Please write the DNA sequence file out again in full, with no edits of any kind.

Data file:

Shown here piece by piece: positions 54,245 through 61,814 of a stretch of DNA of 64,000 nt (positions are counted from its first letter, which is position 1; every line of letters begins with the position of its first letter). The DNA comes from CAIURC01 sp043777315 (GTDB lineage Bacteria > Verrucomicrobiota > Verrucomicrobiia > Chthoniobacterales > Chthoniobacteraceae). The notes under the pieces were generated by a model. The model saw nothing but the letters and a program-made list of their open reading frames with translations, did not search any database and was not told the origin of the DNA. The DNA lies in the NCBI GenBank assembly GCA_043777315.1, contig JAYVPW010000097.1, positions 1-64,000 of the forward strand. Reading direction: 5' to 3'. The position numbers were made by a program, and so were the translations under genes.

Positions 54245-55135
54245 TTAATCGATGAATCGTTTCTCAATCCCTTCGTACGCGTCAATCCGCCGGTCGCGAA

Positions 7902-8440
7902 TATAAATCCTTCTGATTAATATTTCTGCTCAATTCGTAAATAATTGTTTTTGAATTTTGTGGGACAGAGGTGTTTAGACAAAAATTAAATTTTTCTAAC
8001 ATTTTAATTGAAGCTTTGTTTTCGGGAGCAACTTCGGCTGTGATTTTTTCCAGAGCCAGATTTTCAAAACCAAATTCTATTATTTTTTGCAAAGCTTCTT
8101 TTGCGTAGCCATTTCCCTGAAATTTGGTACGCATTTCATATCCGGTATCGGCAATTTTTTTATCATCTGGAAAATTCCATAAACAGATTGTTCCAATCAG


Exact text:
Shown here piece by piece: positions 54,245 through 61,814 of a stretch of DNA of 64,000 nt (positions are counted from its first letter, which is position 1; every line of letters begins with the position of its first letter). The DNA comes from CAIURC01 sp043777315 (GTDB lineage Bacteria > Verrucomicrobiota > Verrucomicrobiia > Chthoniobacterales > Chthoniobacteraceae). The notes under the pieces were generated by a model. The model saw nothing but the letters and a program-made list of their open reading frames with translations, did not search any database and was not told the origin of the DNA. The DNA lies in the NCBI GenBank assembly GCA_043777315.1, contig JAYVPW010000097.1, positions 1-64,000 of the forward strand. Reading direction: 5' to 3'. The position numbers were made by a program, and so were the translations under genes.

Positions 54245-55135
54245 TTAATCGATGAATCGTTTCTCAATCCCTTCGTACGCGTCAATCCGCCGGTCGCGAA

Positions 7902-8440
7902 TATAAATCCTTCTGATTAATATTTCTGCTCAATTCGTAAATAATTGTTTTTGAATTTTGTGGGACAGAGGTGTTTAGACAAAAATTAAATTTTTCTAAC
8001 ATTTTAATTGAAGCTTTGTTTTCGGGAGCAACTTCGGCTGTGATTTTTTCCAGAGCCAGATTTTCAAAACCAAATTCTATTATTTTTTGCAAAGCTTCTT
8101 TTGCGTAGCCATTTCCCTGAAATTTGGTACGCATTTCATATCCGGTATCGGCAATTTTTTTATCATCTGGAAAATTCCATAAACAGATTGTTCCAATCAG